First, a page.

The Prime Minister yesterday gave a good speech on the subject of the welfare state in the UK. Everything he said has been said before by the Right of the Conservative Party and the right-wing media. Nevertheless, it was good to hear it from the lips of David Cameron, who is, at best, slightly distrusted by many in his own party in terms of his natural Tory instincts. Many backbench MPs and even more party members keep asking themselves: “Is he one of us?”. The jury is still out on that one.
However, I agreed with every word of Mr Cameron’s speech on removing housing benefit from those under-25 who have a room at home with their parents. I’m sorry, if you are under 25 and you want your own pad and more importantly independence from those nagging parents then you need to work for it. Get qualifications, get a job and then you will get your OWN money to pay for accommodation. The state does not owe you independence from your parents. Period. You have to work for life’s pleasure. No one owes you anything, especially the hard-pressed taxpayer.
The tax take from ordinary workers in the UK is massive. Did you know every penny collected in income tax is spent on state benefits? Approximately £165 billion. £84 billion of this is spent on working-age benefits, which comprises Jobseeker’s Allowance, housing benefit, child benefit, Gordon Brown’s beloved tax credits etc. When voters are told how much of their monthly tax bill is spent on paying people to sit at home all day on their Xboxes they are livid. Polls say 74% of the public think welfare payments should be cut.
The UK’s welfare system creates a very perverse society. Take the young couple, outside of London, who have no intention of working having a child. They are automatically given a council house and when all the different benefits are totted up you are looking at more than £27,000 in benefits tax free. Another couple next door, one a hospital porter, the other a care-worker, both work long hours each day and together take home £24,000 a year. They would love to have children. But after they have paid the mortgage or rent, paid for food and the bills, they know they can’t until they saved for a few more years: they are doing the right thing. It is wrong that their hard earned money paid in tax is handed back to the work-shy couple next door to enable them to have children with full assistance from the state.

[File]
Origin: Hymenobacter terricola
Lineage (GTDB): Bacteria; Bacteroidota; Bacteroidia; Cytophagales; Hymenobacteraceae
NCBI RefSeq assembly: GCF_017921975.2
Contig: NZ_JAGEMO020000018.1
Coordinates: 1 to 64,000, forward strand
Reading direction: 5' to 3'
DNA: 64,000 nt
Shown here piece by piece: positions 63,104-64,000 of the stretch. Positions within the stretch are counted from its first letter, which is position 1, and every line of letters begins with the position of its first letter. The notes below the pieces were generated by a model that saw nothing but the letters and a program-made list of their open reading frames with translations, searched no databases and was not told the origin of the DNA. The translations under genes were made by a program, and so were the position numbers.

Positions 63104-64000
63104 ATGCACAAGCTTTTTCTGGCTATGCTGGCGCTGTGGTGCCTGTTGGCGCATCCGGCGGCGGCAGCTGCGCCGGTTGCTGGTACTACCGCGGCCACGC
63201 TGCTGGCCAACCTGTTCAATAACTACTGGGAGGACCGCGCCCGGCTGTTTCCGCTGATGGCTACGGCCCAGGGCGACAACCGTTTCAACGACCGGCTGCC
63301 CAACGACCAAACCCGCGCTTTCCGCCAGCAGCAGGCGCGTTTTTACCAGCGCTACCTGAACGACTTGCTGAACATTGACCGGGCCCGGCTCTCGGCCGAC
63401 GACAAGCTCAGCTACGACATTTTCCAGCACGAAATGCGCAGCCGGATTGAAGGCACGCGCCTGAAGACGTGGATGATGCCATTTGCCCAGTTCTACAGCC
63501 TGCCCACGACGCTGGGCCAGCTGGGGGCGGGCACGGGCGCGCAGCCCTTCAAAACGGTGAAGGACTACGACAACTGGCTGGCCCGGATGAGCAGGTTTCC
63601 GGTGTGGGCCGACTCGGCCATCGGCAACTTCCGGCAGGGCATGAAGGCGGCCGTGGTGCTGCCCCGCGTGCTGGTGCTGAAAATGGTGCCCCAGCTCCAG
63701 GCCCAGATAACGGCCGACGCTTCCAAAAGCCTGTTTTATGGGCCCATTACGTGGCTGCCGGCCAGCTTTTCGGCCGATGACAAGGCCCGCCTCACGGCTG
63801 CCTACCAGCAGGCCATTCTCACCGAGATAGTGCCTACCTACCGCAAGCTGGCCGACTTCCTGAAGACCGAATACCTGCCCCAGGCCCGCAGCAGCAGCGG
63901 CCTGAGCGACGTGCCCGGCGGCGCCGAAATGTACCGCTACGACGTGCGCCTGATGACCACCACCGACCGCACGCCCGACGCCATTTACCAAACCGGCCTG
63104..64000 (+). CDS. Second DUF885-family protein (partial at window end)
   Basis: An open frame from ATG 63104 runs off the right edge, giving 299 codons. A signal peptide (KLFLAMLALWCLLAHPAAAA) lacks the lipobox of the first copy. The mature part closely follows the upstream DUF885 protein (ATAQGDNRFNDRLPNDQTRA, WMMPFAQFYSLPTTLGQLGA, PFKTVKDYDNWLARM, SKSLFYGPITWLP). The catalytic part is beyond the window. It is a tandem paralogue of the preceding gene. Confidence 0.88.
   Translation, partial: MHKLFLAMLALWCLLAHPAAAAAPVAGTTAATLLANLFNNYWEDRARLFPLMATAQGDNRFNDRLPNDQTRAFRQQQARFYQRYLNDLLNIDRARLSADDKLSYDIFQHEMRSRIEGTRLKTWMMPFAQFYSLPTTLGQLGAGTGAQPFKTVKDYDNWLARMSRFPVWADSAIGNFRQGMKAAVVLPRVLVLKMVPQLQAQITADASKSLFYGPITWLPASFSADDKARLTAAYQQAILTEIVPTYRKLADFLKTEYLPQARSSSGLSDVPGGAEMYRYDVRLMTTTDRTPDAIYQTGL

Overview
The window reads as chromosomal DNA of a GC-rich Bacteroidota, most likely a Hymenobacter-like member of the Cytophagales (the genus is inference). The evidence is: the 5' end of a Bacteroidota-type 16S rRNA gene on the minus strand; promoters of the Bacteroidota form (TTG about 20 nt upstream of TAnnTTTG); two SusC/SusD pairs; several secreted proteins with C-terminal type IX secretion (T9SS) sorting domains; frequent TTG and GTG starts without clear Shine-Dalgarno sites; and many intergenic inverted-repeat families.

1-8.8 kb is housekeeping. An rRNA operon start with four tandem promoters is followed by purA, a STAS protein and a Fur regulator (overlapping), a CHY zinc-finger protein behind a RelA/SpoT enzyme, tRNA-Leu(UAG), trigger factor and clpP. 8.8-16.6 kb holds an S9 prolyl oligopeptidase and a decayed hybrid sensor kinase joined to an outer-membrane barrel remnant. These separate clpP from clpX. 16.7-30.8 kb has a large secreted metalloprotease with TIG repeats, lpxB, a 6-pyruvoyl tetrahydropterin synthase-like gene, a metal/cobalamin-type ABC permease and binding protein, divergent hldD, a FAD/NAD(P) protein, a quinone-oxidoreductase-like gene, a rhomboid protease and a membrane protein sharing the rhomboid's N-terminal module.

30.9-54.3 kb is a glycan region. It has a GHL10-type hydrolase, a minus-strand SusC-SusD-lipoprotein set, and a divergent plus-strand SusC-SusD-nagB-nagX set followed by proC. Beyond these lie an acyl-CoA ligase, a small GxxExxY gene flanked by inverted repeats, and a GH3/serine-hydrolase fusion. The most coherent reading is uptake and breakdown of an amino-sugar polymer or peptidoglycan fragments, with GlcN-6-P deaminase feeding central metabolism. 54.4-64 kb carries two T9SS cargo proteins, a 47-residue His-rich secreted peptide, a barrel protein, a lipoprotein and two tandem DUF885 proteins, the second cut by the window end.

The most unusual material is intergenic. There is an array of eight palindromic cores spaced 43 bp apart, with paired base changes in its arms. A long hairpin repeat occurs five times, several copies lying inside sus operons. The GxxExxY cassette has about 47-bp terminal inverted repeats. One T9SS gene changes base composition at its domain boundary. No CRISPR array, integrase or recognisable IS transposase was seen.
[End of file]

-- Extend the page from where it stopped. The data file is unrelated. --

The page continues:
Work should always pay more and until the Government’s benefits cap of £26,000 is actually implemented, which it won’t be until next year at the earliest because the complicated IT system required is yet to be fully developed, people who don’t work and receive state handouts are better off than those who do work. Our country’s benefits system was gold plated during the Blair and Brown years to deliberately create a client state where one generation after the next in the same family were encouraged to live a life on benefits, at the expense of you and I. That is not what the welfare state, envisaged by William Beveridge, was meant to be for; it is a safety net for those who fall on hard times, it is not meant to be used as a way of life.
Life on benefits should be tough. Work should always pay more and, frankly, able-bodied people of working age should find a period of time on benefits so difficult they should be desperate to get back to work; as part of the “tough love” approach, benefits should be time-limited to act as a motivator to find work. As it stands in this country, many school-leavers choose claiming benefits over ever trying to get a job because living off the state is such a comfortable option. By next year the Welfare Secretary, Iain Duncan Smith, promises the £26,000 benefits cap, equal to the average wage, will be in force. But let’s not forget all benefits are tax exempt. Claimants don’t pay tax on them. Therefore, to take home £26,000 if you are working means you would need to be on a salary of £35,000 per year. This is madness and must stop.
I look at my monthly pay slip and thousands of pounds of year go to the Exchequer. That money only pays for benefits and state pensions. It doesn’t pay for education, defence, or even the millions in contributions to the EU we must send to Brussels each year. All that must come from other tax revenue we pay such as stamp duty or fuel duty – or, most likely, borrowing!
Another point made by Mr Cameron in his speech yesterday was minor but nonetheless important. He pointed out that those who claim benefits are called customers by the local council or job centre. The PM rightly pointed out they are not customers, they are claimants. When I was a local councillor, reports were full of the word ‘customer’ or ‘client’ when referring to benefit claimants. When someone pays for a service they are a customer. If something is given to someone, the word customer does not apply! This language just rubs salt into the taxpayer’s wounds.
Now, of course, all of the reforms David Cameron hopes for will probably never be implemented. Not in this parliament because the airy-fairy Lib Dems won’t let him and after the next General Election there is a high probability Labour will be back in charge, due to the indecisive and weak government Coalition brings. I hope that won’t be the case but fine words from Mr Cameron’s inner Tory won’t be enough next time round – the electorate needs to see action and now.